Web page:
So as I covered in some depth in my last post, the whole point of me originally visiting Trebinje was to visit Dubrovnik and today that finally happened. The owners of the hostel put myself and Edmund in touch with a local guy – Svaki Dan – who works in Dubrovnik but lives here in Trebinje so he commutes most days. He charges a small fee for transportation (we’re talking less than £2 each way!) and pretty much guarantees you a whole day before taking you back when his shift finishes. My kind of businessman…
We departed Trebinje at 08:45 which should see us clear customs and enter Dubrovnik around 09.30 we were told – except that would never happen…
About half way through our drive into the mountains and on route to the border crossing, we would see the weather conditions change from a few raindrops to a full- blown storm. I mean to the point where Svaki Dan was uncomfortable in driving any further and instead chose to turn around. Unsurprisingly we were all singing from the same hymn sheet here as I was totally unprepared for rainy conditions, let alone a mini monsoon! He said if the weather improves later on that he will swap shift and will head back later so could give us a lift. Thankfully for us it did clear up and at around 4pm, we departed again for Dubrovnik with our fingers crossed and by 4.45pm we had this time around, made it.
How much do you lot know about Dubrovnik?
Other than its name, its well-known walls and its relationship to Game of Thrones, I knew nothing else, not a thing. It was Edmund that enlightened me from travellers he met in Mostar that Dubrovnik was an ‘in one day’ kinda city which surprised me. Still, I remained open-minded and was more than open to the idea of coming back the next day also if I felt the city had more to offer me.
But it didn’t. As nice as it is here, there really isn’t that much to do. Though this wasn’t a bad thing for us considering we were slightly constrained by time so time to crack on then. Naturally the two most popular tourist attraction don’t come for free; walking the walls and taking a cable car to the top of Mount Srd. You can walk to the top of the mountain but that’s a three hour round-trip so no thank you!
You can of course take a number of boat related excursions and activities if that is your thing and you have the budget. Whilst I wanted to be frugal on this part of my journey, I also didn’t want to leave the city having not done as much as I could so felt I was in a bit of a catch22. After some deliberation, Edmund and I decided that we would pay for one of the two main tourist attractions and so we decided to walk inside the old city and explore it before making our decision.
Fast forward a couple of hours later and our minds we were made up in the simplest of ways as we had realised that we had already done what a lot of people come here to do – walk inside the city and simply enjoy its atmosphere. To clarify, walking within the ancient UNESCO protected city is free. What you get with the ‘paid for’ option is that you walk the outermost edges of the fortified city from a vantage point looking down into the old town. Tourist exploitation at its best in my opinion…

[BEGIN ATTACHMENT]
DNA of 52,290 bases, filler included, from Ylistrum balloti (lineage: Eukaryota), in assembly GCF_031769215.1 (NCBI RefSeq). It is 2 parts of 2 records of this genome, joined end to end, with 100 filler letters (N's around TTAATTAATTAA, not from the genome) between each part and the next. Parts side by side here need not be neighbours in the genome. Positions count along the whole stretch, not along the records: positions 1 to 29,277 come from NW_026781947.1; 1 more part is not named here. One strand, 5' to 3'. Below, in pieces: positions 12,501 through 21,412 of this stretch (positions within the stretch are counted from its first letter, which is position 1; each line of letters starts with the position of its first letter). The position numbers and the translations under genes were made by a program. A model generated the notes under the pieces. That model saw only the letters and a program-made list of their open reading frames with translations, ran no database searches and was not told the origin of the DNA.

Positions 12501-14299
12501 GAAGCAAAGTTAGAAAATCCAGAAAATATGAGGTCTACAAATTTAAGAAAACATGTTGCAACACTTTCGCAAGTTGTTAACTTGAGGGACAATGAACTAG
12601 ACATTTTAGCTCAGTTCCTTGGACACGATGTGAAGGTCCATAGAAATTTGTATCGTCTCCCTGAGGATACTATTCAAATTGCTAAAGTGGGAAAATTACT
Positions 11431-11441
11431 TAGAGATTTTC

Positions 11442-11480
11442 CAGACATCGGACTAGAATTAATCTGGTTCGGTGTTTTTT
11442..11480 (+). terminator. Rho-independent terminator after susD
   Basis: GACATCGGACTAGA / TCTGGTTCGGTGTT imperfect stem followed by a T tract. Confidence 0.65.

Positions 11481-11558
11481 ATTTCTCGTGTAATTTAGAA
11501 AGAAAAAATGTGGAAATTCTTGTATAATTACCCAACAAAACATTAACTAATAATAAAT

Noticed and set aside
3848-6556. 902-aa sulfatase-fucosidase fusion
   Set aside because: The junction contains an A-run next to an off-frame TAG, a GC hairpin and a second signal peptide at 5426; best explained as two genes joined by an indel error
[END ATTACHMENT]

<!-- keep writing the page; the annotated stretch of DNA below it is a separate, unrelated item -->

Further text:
Considering the cable car option would almost certainly provide superior views to the walls, this for us was a no-brainer. Voila, decision made so up we went at a cost of 10 GBP return.
How incredible does this city (and one of its countless islands) look from up here!
So as you can probably tell, were we extremely pleased with our decision. We stayed up here for nearly an hour and it would have been longer if hadn’t started to get dark towards the end of our time so down we came and had a final wander inside the city.
Looking back we really felt that coming into town later on in the afternoon really worked out well as spending a full 9 or 12 hours here might have been a little long for us. Instead then, we benefited from the temperature being a pleasant mid 20s along with a cool breeze and also the tourists were dying off. Whilst it was still busy, it wasn’t super-crowded and of course we got to see this impressive city at sunset which felt a little magical as others up here would testify too. There were couples looking to great photos of one another with Croatian islands in the background whilst others took to the more romantic option having brought their own picnic and music. Nice. This backs up an over-riding feeling I recall having earlier on in the day; that it would nice to be here with a partner. All day I observed couples holding hands, sitting in one of the plethora of restaurants with a glass of vino and eating delicious looking plates of sea-food living the high life.
So folks that is how you can optimise a visit to Dubrovnik, especially if frugality is an objective of yours. If you plan on walking the heights of the city walls too, you can still head on down early afternoon and you’ll have more than enough hours everything you want before the Sun sets late evening. Furthermore, if you don’t mind paying Western prices (which most of you good, honest hard- working people won’t), then why not treat yourself to a night here too before moving on and up the rest of the Dalmatian coast in the direction of either Makarska or the better known city of Split.
I’ll see you there shortly as its finally time to leave the unforgettable country of Bosnia and Herzegovina.